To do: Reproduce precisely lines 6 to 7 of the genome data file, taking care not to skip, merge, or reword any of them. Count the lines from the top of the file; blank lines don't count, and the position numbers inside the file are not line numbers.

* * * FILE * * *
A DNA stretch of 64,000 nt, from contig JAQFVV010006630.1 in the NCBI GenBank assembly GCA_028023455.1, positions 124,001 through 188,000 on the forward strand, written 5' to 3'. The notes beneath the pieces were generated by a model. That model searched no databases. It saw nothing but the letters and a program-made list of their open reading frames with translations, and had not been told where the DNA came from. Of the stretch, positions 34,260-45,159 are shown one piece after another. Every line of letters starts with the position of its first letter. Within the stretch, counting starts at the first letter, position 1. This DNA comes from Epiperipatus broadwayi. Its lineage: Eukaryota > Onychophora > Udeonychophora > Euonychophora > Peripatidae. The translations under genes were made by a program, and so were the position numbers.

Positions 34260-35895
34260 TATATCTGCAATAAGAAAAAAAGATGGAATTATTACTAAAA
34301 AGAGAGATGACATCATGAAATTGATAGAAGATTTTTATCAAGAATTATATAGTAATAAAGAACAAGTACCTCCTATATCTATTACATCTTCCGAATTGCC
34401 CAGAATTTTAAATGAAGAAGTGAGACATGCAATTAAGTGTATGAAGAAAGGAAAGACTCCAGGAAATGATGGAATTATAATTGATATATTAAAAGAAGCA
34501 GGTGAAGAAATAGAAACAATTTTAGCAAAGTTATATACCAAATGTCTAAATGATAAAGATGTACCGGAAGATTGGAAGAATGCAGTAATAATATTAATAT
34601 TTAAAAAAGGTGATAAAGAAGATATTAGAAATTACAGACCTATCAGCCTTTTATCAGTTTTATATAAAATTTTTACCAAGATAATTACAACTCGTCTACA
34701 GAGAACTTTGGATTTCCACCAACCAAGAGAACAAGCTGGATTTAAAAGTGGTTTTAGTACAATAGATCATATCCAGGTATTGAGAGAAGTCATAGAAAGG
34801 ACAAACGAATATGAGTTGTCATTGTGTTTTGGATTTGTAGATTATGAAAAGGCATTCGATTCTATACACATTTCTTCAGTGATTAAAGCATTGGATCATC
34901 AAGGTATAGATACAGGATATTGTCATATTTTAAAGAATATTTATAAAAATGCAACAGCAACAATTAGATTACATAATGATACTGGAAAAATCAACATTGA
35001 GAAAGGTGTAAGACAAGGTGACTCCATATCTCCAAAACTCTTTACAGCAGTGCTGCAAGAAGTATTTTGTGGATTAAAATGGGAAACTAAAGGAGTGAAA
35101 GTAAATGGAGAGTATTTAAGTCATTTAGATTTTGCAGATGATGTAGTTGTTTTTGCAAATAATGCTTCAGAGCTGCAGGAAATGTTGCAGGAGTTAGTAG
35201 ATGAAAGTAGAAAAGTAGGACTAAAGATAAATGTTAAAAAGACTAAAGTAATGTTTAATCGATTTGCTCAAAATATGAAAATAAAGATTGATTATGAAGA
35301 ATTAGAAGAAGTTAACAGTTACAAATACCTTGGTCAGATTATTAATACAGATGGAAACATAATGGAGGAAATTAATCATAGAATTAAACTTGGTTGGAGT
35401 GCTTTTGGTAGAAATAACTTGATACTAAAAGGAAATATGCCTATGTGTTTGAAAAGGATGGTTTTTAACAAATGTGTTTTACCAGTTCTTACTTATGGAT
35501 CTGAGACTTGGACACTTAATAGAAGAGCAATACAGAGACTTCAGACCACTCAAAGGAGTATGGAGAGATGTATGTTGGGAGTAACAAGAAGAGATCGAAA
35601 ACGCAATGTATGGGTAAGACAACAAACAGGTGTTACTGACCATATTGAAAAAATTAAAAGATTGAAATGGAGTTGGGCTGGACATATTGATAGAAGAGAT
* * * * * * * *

34501 GGTGAAGAAATAGAAACAATTTTAGCAAAGTTATATACCAAATGTCTAAATGATAAAGATGTACCGGAAGATTGGAAGAATGCAGTAATAATATTAATAT
34601 TTAAAAAAGGTGATAAAGAAGATATTAGAAATTACAGACCTATCAGCCTTTTATCAGTTTTATATAAAATTTTTACCAAGATAATTACAACTCGTCTACA